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Fight Against Global Poverty - NZ Must Do More


New Zealand Must Do More To Assist The Fight Against Global Poverty

When disaster strikes overseas, New Zealanders respond generously. Our hearts go out to people affected by the devastating earthquake in Iran, and to the people of the cyclone-ravaged island of Niue in the Pacific. Our government is quick to pledge assistance to help these countries rebuild, and many individual New Zealanders also give generously to non-government organisations working in disaster-affected areas.

When it comes to providing long-term aid to help countries overseas to lift themselves out of poverty, however, New Zealand is lagging behind most other developed countries. In 2003-04, the New Zealand government will give around $300 million in aid to poorer countries overseas. While this may sound like a lot of money, it is only 0.23% of our national wealth or Gross National Income (GNI). Most other developed countries give a higher percentage of GNI in aid. In fact, of the 22 donor countries whose aid is monitored by the OECD, only Greece, Italy and the United States give less than New Zealand in percentage terms.

Since 1970, there has been an internationally-agreed target that all developed countries should give 0.7% of their GNI in aid to developing countries. This target has been consistently endorsed by the United Nations and in international forums such as the World Summit on Sustainable Development held in South Africa in 2002. The New Zealand government is committed in theory to reaching this goal, but has taken no concrete steps to achieve it. On the contrary, our level of overseas aid has fallen from a high of 0.52% of GNI in 1975, and has remained at a consistently low level since the 1980s.

Despite some major advances in the fight against poverty over the past 40 years, there is still a huge need for increased aid to developing countries. Poverty continues to blight the lives of most of the world’s people:

• More than 1.2 billion people survive on less than US$1 per day, while 2.8 billion live on less than US$2 per day. • Every year, more than 10 million children die of preventable diseases. • More than 1 billion people lack access to safe water, and 2.4 billion lack access to adequate sanitation. • Women are 100 times more likely to die in pregnancy and childbirth in Sub-Saharan Africa than in rich countries.

All the member countries of the United Nations have agreed that the global community must take action to eradicate the extreme poverty revealed in these statistics. They have committed themselves to achieving eight Millennium Development Goals (MDGs) and a series of associated targets by 2015. These targets include halving the proportion of the world’s people whose income is less than $1 per day, halving the proportion of people who suffer from hunger, ensuring that all children complete primary school, and halving the proportion of people without access to safe drinking water and adequate sanitation.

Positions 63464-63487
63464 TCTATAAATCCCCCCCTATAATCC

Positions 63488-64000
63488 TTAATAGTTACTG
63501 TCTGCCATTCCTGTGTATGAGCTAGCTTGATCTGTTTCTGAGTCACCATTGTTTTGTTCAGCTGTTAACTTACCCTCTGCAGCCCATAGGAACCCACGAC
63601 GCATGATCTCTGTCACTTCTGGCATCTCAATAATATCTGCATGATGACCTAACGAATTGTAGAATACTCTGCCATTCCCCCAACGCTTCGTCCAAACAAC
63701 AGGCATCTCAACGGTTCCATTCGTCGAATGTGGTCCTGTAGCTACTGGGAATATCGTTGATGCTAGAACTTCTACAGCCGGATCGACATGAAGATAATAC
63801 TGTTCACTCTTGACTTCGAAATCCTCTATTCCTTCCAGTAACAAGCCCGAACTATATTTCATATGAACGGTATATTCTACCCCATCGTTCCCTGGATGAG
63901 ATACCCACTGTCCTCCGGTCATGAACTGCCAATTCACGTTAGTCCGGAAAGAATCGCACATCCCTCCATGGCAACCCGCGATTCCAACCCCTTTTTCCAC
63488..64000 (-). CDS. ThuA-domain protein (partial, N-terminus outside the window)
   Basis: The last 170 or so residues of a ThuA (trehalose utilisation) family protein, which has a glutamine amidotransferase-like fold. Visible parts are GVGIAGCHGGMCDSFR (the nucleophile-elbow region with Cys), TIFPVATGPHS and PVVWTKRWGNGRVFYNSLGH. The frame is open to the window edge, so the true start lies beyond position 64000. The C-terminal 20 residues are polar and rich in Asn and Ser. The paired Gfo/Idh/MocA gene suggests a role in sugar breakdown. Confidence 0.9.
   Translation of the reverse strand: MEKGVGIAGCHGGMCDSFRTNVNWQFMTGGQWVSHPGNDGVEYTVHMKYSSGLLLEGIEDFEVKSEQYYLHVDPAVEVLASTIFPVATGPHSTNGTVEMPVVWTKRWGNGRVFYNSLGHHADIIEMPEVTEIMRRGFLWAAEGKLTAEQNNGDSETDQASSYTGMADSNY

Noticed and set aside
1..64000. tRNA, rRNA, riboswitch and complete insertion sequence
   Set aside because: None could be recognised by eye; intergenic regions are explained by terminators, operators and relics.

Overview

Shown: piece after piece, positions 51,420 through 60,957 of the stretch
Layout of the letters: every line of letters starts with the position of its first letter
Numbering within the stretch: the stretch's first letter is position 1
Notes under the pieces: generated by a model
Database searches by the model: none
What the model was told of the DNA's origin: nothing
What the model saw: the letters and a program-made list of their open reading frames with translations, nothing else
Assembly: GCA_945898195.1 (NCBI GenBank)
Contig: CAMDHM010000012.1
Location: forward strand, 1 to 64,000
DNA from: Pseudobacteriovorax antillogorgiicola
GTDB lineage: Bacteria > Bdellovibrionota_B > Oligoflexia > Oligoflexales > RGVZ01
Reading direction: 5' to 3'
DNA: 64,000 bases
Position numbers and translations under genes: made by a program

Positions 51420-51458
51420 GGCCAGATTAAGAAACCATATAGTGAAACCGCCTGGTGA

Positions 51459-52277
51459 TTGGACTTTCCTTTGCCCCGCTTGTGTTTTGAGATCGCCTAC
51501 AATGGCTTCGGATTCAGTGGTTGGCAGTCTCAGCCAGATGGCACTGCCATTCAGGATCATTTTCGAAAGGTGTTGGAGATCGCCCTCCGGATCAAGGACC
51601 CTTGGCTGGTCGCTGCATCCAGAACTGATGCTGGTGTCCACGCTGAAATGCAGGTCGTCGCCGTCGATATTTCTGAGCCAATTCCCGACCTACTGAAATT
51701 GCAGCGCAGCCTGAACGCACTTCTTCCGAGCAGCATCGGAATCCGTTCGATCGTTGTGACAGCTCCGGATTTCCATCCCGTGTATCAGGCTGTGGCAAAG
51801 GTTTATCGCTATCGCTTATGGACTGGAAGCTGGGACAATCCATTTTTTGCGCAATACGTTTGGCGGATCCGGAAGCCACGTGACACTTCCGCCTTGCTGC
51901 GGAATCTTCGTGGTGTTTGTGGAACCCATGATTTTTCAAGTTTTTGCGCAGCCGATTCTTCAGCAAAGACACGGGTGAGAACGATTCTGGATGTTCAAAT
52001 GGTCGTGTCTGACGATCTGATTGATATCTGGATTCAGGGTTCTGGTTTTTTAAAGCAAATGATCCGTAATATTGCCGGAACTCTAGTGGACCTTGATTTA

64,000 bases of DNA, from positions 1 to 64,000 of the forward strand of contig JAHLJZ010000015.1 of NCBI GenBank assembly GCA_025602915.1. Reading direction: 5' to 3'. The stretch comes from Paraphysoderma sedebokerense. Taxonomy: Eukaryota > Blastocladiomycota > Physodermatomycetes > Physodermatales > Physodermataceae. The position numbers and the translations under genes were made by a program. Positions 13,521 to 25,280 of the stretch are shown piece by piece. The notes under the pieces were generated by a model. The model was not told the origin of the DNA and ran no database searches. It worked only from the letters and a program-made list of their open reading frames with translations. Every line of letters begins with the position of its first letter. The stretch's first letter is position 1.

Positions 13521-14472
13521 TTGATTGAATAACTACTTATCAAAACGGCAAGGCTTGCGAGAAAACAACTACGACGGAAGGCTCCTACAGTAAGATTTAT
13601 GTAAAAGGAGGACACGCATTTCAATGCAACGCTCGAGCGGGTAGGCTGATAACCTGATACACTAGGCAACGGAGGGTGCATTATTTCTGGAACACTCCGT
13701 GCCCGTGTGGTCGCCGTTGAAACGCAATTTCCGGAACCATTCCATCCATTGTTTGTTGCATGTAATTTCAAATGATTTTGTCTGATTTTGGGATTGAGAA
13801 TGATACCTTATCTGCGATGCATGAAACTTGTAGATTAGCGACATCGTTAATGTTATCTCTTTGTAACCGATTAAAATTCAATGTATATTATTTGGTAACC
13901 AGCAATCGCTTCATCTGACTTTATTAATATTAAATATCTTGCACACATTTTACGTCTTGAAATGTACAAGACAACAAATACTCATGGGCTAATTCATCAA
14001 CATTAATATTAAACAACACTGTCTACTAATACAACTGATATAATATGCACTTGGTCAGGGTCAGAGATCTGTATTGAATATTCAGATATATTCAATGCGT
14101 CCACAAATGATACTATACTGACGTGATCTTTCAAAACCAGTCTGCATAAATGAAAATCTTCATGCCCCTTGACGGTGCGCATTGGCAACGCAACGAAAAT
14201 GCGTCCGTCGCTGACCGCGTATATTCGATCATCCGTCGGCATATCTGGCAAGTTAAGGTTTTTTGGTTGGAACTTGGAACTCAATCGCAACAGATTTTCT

Meeting the MDGs will require a major commitment of aid from developed countries. The United Nations and the World Bank have estimated that developed countries need to almost double the amount they give in aid if developing countries are to have the resources they need to meet the MDGs. Because New Zealand’s level of aid is so low, we need to do much more if we are to contribute our fair share towards fighting poverty and meeting the MDGs.

In the government’s Budget Policy Statement released in December, Finance Minister Michael Cullen announced that the 2004 Budget will ‘give priority to low- and middle-income families, enhancing their living standards and their ability to give their children real opportunity and security’. This will be welcome news for many people in this country who are struggling to make ends meet and to provide better lives for their children.

However, as the government takes steps to overcome poverty at home, we should not forget about poverty abroad. People in developing countries also want to improve their living standards and to see their children grow up with greater opportunity and security. Good aid helps people to help themselves. It gives people in poorer countries the resources to overcome the conditions that keep them in poverty, and allows them to build a better future for their children.

New Zealand is a wealthy country, and we have the resources to tackle poverty here while also helping poorer countries overseas. The government currently has a substantial budget surplus, and some of this surplus should be used to start increasing New Zealand’s overseas aid.

The Council for International Development wants the government to commit to a timetable for achieving the target of 0.7% of GNI for overseas aid by 2015. The first step towards this goal is to significantly increase the level of overseas aid in the 2004-05 budget. If the government cannot commit to such an increase at a time when the economy is in good shape and the budget is substantially in surplus, we seem destined to remain among the least generous aid donors in the developed world.

New Zealanders are justly proud of our country’s international reputation as a good global citizen. An important part of this reputation is our record of honouring international commitments. Our failure so far to take steps to reach the 0.7% target is out of character with this record. It is also out of character with the generous and open-hearted ways in which we respond, both collectively and individually, to news of disasters overseas.

The start of a new year provides an opportunity for reflection. We have much to be proud of in New Zealand’s role in international affairs, including the high quality of our aid programme. Let’s start the year by committing ourselves to contributing more to the global fight against poverty.


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